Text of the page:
03 White Van Man and His Teachings
You don’t normally equate White Van Man with multi-layered sub-textual socio-messaging.
But how about the van belonging to T.W. Fisher, Electricians Ltd, parked in a London street last week? So multi-layered with grime that it sent the subtle message: Too busy working to wash me motor, mate.
Mr Fisher, your commercial nous is noted. But so is your notion of what a business should call itself in public. T.W. Fisher, Electricians Ltd. The name gleams through the grime in a burnished heraldic Olde English font. Curious. Do I want a mediaeval electrician?
And do I need all the initials? What are the odds of confusing T.W. Fisher with that other famous wiring wizard, T.Q. Fisher?
And trumpeting your legal status as a limited company? Am I suddenly supposed to infer that yours is a venerable institution? Meaning I can relax safe in the knowledge that, in my hour of electrical darkness, my wallet will not be stiffed while you and your brother Shane impersonate a pair of sloths on valium?*
* Names have been changed to protect the author’s face from being mashed.
And this relates to business how…?
Does your business present itself more effectively than Mr Fisher’s? Ok, the initials and the historical font stuff is just Mr Fisher grandly planting his identity in the world. And we all need to do that.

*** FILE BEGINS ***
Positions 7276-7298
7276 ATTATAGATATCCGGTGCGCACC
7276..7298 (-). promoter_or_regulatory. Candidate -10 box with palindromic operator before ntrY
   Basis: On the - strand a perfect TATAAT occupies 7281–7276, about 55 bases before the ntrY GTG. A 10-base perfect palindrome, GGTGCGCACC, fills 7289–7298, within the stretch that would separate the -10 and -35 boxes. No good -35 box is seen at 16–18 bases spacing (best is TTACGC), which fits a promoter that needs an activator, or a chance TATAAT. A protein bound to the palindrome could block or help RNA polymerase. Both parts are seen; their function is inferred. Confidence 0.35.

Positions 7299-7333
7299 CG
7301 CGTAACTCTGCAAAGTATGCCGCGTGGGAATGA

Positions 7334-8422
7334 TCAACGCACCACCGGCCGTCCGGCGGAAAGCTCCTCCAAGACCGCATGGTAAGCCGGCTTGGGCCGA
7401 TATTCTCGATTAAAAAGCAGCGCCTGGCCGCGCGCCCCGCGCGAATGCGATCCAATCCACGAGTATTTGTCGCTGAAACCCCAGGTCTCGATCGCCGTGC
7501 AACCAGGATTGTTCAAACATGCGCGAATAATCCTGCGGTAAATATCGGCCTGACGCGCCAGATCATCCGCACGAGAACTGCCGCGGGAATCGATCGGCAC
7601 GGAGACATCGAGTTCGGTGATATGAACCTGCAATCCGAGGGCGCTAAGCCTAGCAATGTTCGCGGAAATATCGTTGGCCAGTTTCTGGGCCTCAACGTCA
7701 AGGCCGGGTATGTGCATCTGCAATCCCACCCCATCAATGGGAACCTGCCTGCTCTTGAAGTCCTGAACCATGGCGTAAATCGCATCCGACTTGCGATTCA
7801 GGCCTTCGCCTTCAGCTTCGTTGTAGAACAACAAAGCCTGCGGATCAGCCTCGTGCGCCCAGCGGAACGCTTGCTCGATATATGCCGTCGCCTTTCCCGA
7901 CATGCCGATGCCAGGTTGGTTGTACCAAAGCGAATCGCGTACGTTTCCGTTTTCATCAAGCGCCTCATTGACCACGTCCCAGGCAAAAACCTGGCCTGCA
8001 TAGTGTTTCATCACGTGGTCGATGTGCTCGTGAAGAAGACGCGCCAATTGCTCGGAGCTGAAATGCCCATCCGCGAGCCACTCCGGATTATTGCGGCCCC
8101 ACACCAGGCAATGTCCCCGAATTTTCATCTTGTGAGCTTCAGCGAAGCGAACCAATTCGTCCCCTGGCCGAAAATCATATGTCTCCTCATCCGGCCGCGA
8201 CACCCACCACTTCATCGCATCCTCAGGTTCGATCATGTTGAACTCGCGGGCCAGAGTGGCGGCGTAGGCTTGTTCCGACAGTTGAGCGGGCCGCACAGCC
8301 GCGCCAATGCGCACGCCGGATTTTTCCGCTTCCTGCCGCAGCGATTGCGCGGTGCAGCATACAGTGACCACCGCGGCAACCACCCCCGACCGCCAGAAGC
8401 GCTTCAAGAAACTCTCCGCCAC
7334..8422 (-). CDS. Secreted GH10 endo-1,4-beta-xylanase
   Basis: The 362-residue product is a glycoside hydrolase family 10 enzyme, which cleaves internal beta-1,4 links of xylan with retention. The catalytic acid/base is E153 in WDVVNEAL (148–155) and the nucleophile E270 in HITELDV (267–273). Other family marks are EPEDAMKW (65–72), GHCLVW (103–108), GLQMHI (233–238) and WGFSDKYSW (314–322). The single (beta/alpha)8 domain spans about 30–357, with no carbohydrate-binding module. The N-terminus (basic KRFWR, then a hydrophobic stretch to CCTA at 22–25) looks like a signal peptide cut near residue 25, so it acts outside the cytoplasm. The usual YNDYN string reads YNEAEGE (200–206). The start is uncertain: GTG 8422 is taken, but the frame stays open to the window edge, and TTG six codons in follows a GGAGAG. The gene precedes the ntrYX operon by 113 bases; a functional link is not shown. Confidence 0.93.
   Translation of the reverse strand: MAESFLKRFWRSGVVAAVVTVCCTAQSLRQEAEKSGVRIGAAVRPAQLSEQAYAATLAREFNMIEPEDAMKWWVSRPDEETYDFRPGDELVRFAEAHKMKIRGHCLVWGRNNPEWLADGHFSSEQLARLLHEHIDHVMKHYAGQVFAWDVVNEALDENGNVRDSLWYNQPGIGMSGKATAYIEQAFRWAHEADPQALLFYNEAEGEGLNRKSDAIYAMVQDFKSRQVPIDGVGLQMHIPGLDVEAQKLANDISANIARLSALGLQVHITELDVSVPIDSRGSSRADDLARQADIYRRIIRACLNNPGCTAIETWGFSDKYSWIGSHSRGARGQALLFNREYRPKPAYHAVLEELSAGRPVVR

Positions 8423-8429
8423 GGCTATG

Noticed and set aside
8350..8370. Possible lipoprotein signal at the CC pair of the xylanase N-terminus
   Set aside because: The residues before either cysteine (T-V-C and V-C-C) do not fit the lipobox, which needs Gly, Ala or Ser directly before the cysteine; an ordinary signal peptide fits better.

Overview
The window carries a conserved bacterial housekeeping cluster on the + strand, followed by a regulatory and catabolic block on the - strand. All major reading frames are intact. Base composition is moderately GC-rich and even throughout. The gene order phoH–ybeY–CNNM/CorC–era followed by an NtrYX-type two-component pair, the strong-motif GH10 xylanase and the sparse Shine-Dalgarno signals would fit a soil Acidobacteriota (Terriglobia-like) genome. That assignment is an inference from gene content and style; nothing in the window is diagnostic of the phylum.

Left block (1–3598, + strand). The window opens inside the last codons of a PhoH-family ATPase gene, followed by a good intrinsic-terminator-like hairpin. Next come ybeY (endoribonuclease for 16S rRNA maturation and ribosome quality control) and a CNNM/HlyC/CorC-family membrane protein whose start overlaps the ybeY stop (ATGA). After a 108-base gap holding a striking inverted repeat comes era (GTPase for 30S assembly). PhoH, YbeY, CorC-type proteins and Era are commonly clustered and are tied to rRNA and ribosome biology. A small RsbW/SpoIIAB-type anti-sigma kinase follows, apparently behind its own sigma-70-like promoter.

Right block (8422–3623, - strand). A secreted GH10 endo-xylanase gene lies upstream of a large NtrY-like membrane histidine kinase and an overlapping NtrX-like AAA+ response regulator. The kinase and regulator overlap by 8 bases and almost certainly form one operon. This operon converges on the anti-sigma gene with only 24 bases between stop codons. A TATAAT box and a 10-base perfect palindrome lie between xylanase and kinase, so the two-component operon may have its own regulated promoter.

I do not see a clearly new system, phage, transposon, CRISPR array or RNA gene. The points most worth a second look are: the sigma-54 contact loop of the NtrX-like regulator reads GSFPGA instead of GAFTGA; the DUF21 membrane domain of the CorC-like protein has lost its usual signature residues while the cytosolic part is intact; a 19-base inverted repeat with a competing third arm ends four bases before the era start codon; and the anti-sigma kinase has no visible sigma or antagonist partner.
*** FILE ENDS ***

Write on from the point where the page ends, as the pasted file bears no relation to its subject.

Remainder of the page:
But confident businesses don’t bark like alsatians. And they don’t make their branding talk exclusively about themselves. They make their branding talk about the values they and their customers share.
Customers want organisations to present themselves in a way that’s inspiring to engage with. And – consider this – employees want to be proud of their employer’s image.
Strong brand projection secures emotional commitment. So we need smart websites, literature and packaging. Because our customers want those things too. Branding is part of people’s mental arithmetic these days.
Innocent, the smoothie drinks outfit, have a truly engaging tone of voice and fun marketing tools. Some 130,000 people have signed up for weekly emails and 45,000 go to their Fruitstock pop festival every year. Be inspired at http://www.innocentdrinks.co.uk or just read one their cartons. It’s lovely stuff.
Or was until last month when they sold 30% of their company to Coca Cola, ostensibly to benefit from the giant’s distribution network. What do you make of this? Are Innocent guilty of compromising their brand values, the values that 130,000 of their customers thought they shared? You can comment below.
Oh, and just for the avoidance of doubt… Mr Fisher is not a dinwoodie client.
business messages people remember
NEXT FRIDAY 15 MAY 09